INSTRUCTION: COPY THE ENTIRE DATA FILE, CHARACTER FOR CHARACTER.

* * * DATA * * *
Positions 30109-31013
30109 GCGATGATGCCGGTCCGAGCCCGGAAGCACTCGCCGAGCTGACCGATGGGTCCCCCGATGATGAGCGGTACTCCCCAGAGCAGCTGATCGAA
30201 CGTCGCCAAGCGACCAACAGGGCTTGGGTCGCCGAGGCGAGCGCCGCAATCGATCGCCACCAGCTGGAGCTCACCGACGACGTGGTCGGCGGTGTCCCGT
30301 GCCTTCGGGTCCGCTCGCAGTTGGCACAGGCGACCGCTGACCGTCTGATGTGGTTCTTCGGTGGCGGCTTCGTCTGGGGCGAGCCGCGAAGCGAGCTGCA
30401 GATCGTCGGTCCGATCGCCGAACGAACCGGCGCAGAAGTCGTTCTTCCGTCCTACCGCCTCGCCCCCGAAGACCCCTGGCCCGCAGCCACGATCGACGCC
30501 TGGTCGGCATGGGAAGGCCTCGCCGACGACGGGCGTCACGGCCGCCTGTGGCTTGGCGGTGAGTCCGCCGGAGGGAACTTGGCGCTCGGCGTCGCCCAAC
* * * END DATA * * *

Positions 30109-31013
30109 GCGATGATGCCGGTCCGAGCCCGGAAGCACTCGCCGAGCTGACCGATGGGTCCCCCGATGATGAGCGGTACTCCCCAGAGCAGCTGATCGAA
30201 CGTCGCCAAGCGACCAACAGGGCTTGGGTCGCCGAGGCGAGCGCCGCAATCGATCGCCACCAGCTGGAGCTCACCGACGACGTGGTCGGCGGTGTCCCGT
30301 GCCTTCGGGTCCGCTCGCAGTTGGCACAGGCGACCGCTGACCGTCTGATGTGGTTCTTCGGTGGCGGCTTCGTCTGGGGCGAGCCGCGAAGCGAGCTGCA
30401 GATCGTCGGTCCGATCGCCGAACGAACCGGCGCAGAAGTCGTTCTTCCGTCCTACCGCCTCGCCCCCGAAGACCCCTGGCCCGCAGCCACGATCGACGCC
30501 TGGTCGGCATGGGAAGGCCTCGCCGACGACGGGCGTCACGGCCGCCTGTGGCTTGGCGGTGAGTCCGCCGGAGGGAACTTGGCGCTCGGCGTCGCCCAAC